Belly dancing, bellydance, raqs sharqui-is there a difference?

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Belly dance, Arabic dance, oriental dance or Middle Eastern dance?

What is the right name?
Some clarity is urgently needed for dancers, dancers, and spectators.

Let us immediately distinguish oriental dance from Middle Eastern dance for the simple fact that it includes, unlike the latter, other oriental dances such as Chinese dance and Indian dance (in its modern form also known as bollywood). Arab dance is a further specification with respect to Middle Eastern dance, in that it refers to the Egyptian and Arabian peninsula tradition, while belly dance is a generic definition that originated with the depersonalizing and somewhat banal interpretation of Hollywood movies.

It is a topic, this one, that is always hot and topical in our field, as the definition cannot and should not, in my opinion, be simplistic and hasty.

At the end of the summer I was invited to the international teleconference of the International Dance Council – C.I.D. to speak on this very topic.

All the speakers agreed on how long-standing as well as thorny the issue of naming was. Some were resigned to the polysemanticity of names and to plurality as a resource, others leaned toward the label of “Middle Eastern dance” to distinguish it from Indian and Asian dances, still others emphasized a modern “bellydance” that includes a little bit of everything (even completely fancy styles not grounded in any tradition) and I, too, made my own contribution on the matter.

I believe, as a language scholar, that it is very difficult to change a terminology at the table just by deciding it.

Even more difficult I find it to imagine that a small group of experts half-unknown to the masses can do it.
Instead, what I firmly believe in is that every drop in the ocean is precious and that we can start from the bottom, from the internal and external narrative that everyone expresses. Words are empty without real shared and recognized experience over time. Taking my cue from the current controversy over words that should reflect gender politics, I fear that purely linguistic change (however thought-provoking it may be) is not enough and does not last if it is not matched by actual change in behavior, social norms and traditions, and culture.

And for this to happen, it usually takes many years. So, we can use any name to refer to our kind of dance, but what we should be aiming for is to improve the attitude of everyone involved so as to bring proper respect and honor to this art and its artists.


By starting to spread as much correct information as possible in order to replace the old clichés and all the misunderstandings perpetuated in fact even by the very name invented by Westerners “belly dance,” which hardly invokes noble ideals.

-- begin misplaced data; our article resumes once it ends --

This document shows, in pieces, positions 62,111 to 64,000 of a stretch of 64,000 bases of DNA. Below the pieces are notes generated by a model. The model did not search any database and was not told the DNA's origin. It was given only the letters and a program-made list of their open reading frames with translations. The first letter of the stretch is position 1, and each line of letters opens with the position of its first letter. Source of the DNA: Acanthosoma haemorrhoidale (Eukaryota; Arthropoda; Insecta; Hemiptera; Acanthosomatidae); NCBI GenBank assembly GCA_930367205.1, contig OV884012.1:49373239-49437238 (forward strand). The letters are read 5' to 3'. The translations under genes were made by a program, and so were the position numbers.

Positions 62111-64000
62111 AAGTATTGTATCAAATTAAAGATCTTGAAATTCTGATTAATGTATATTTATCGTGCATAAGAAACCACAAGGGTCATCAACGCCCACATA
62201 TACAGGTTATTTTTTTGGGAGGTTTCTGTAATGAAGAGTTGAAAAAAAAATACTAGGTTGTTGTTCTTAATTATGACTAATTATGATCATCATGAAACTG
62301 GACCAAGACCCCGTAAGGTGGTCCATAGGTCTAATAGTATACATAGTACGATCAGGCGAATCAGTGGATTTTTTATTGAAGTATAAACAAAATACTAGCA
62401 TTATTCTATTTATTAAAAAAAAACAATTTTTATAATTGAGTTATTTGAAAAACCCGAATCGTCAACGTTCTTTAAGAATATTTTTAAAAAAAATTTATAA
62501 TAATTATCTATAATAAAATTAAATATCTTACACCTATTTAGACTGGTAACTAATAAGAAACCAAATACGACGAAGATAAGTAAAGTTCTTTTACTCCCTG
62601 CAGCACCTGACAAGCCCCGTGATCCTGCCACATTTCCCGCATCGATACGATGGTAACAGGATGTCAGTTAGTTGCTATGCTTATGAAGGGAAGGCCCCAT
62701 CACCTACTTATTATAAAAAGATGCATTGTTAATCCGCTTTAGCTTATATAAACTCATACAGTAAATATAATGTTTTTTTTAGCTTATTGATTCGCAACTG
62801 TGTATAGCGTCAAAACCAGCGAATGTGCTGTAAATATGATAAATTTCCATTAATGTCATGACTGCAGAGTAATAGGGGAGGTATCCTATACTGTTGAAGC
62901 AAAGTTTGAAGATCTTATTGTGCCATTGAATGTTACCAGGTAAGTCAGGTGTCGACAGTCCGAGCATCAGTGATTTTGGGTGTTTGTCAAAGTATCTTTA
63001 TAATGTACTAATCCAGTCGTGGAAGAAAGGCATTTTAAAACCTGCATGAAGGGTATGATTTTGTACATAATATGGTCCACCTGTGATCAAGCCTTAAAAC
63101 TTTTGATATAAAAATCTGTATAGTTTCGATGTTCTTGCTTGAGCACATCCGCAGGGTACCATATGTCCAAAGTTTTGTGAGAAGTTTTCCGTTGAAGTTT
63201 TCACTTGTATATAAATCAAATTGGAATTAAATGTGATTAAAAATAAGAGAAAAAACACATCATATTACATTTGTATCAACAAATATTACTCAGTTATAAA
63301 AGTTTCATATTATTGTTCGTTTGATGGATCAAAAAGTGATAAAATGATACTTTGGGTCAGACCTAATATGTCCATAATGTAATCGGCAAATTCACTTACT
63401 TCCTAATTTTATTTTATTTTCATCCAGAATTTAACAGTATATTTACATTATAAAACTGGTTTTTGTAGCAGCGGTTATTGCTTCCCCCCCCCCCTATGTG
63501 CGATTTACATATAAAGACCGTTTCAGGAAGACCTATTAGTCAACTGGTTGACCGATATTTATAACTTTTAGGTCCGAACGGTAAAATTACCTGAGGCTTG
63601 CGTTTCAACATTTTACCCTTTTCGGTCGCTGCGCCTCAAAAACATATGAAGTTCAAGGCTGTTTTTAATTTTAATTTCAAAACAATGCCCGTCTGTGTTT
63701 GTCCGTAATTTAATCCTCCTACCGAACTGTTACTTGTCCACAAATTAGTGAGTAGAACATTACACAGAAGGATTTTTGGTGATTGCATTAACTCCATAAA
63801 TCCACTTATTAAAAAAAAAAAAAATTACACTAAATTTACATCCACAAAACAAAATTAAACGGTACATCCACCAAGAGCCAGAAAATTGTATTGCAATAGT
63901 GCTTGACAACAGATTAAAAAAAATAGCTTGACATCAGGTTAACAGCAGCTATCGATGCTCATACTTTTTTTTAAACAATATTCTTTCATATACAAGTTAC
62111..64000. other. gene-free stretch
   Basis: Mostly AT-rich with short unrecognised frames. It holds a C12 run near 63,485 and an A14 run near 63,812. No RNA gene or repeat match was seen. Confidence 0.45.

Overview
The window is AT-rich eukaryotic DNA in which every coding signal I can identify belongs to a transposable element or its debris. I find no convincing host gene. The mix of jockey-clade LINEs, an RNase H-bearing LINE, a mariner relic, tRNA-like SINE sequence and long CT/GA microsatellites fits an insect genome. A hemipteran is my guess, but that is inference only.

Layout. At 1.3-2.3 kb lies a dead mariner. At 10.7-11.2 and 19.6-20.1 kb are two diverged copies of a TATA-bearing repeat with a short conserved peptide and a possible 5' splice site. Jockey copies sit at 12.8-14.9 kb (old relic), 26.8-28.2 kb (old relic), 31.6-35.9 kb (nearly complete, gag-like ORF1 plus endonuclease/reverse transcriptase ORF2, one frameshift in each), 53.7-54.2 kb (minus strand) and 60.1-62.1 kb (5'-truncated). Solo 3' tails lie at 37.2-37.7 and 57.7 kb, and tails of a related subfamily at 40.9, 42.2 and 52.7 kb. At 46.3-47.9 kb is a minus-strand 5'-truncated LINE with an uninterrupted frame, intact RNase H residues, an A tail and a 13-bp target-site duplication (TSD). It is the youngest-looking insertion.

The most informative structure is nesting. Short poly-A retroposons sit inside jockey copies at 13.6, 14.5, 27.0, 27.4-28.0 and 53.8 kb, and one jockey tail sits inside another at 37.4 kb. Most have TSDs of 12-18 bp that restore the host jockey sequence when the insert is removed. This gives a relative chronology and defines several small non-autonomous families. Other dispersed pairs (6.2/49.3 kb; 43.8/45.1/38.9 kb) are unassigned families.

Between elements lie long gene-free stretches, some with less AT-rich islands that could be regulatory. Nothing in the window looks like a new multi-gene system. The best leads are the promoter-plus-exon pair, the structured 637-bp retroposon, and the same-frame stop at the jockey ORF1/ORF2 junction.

Part of my mission is to demonstrate how high, mystical, deep and wonderful instead there is and I feel it is necessary to communicate the great potential of this dance by rediscovering its more inner and spiritual side while having fun and enjoying myself. This is what I have tried to do with my book The Mysticism of Oriental Dance….

For now it is in Italian but I am looking for a publisher interested in printing it in English as well. I have tried to give as complete an overview as possible of belly dance starting from its origins, also dealing with the question of its many names and clarifying all the false stereotypes about the harem, the sultan and so many silly ideas about belly dance that are just die-hard. Instead, I have tried to thoroughly explore its history, myths, cultural icons, women’s roles, archetypes and timeless symbols belonging to the enchanting oriental imaginary protagonist on the stage and in our hearts.

Therefore, I would like to remind that each of us is precious and if we unite and work together in “doing culture” in a more ethical and inclusive way, the benefits will be manifold.

The mystique of this dance I live and write about belongs deeply to all peoples of all times: in its steps, all explained and illustrated in the book among other things, we can find a hidden and sacred code that is so important for me to recognize and respect.
In the book you will also find quite a few differences in musical rhythms, instruments and dance styles to highlight the vastness of this world, in my opinion, impossible to reduce into one name or idea.


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